Saturday, June 12, 2010

What Is Paganism

What Is Paganism Cover In the late Roman world a paganus was a ‘rustic’, and the word's shift to mean ‘non-Christian’ reflects a period when Christianity had spread among the upper classes and within towns, but not to the rural peasantry. Pagans need not share any common ground, but in Britain the Anglo-Saxons and Vikings recognized the same major gods and goddesses, but with slight variations in name (e.g. Woden/Odin), and although the native British had different deities these had responsibility for similar aspects of life such as warfare and fertility. The Romans had no trouble in assimilating the deities of either group with their own pantheon.

One should not envisage either Celtic or Germanic paganism as having structures or doctrines comparable to those of the Christian church. The building of temples and existence of a professional class of priests seems to have been more a feature of Celtic than Germanic practice. What may have mattered far more to the majority of people were localized guardian spirits who might be honoured at natural sites such as a spring, a grove of trees, or a hilltop.

There is an important distinction between showing that a custom or belief is older than Christianity, and arguing that when it is found among Christians it means paganism is still alive. Some aspects of the supernatural (e.g. fear of ghosts and witchcraft, belief in dreams) are so commonplace that they can occur in virtually any period, including our own, and do not correlate with one religion rather than another. The same is true of large categories of non-rational thought and action, e.g. those involving fate, luck, omens, and minor practices such as touching wood; Christians who think or act in this way rarely see it as inconsistent with faith. Calendar and life-cycle customs usually involve celebratory activities (e.g. dancing, special foods, drinking, disguise, bonfires) distinct from the religious side of the event (if any), but not felt to be in conflict with it. The appropriate word for these is ‘secular’, not ‘pagan’.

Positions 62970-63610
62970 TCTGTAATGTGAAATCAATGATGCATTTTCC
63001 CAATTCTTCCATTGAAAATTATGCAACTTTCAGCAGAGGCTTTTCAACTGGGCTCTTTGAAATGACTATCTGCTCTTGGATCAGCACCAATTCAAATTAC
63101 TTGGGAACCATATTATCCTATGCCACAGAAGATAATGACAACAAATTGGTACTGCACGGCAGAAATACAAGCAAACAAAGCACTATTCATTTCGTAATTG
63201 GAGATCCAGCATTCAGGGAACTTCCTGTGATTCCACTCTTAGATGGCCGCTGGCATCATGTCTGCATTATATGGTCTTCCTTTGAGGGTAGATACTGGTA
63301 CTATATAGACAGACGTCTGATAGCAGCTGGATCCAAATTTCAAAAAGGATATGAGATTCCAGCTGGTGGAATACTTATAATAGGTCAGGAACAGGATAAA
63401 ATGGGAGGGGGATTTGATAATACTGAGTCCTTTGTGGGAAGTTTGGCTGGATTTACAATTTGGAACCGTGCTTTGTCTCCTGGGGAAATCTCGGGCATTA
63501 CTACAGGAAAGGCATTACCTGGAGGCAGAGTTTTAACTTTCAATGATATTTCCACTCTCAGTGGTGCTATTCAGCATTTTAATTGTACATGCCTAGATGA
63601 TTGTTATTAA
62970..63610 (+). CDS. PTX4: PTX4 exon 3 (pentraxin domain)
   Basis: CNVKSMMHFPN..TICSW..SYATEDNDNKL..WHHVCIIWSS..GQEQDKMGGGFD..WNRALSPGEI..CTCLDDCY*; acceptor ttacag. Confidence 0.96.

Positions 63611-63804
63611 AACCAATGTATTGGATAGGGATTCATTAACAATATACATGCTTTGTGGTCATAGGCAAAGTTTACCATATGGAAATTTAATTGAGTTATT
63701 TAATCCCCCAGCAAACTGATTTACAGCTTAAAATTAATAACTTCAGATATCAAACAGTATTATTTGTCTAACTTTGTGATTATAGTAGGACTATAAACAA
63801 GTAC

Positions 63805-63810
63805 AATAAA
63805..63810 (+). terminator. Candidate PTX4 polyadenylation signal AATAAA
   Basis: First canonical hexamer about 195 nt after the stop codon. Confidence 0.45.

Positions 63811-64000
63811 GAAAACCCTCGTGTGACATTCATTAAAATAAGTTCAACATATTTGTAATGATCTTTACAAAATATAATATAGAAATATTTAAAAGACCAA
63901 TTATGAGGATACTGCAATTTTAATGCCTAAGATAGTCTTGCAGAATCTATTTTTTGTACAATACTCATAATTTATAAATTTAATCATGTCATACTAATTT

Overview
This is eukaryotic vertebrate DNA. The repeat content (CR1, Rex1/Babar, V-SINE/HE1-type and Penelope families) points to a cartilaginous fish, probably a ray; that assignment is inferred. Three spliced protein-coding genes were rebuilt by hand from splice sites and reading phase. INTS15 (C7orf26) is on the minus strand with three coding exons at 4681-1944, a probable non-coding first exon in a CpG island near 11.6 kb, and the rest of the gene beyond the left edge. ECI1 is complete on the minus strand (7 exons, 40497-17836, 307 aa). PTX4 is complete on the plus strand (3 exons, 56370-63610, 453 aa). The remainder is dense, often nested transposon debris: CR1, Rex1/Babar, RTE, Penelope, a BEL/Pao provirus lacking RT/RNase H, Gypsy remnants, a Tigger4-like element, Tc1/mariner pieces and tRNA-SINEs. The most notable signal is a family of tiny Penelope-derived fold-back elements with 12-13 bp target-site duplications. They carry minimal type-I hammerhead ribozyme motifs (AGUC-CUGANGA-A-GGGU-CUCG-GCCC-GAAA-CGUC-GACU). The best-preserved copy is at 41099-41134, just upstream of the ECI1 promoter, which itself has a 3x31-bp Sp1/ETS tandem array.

Christianity saw off the major pantheons of gods and goddesses without too much difficulty and major festivals of the pagan year such as midwinter could be replaced with appropriate Christian celebrations like Christmas. What was harder to eradicate was the attachment to local holy places, though healing springs, for instance, were sometimes absorbed into local saints' cults.

Recommended books (Free download):

Nathaniel Harris - Liber Satangelica
Albert Pike - Morals And Dogma
Sepharial - A Manual Of Occultism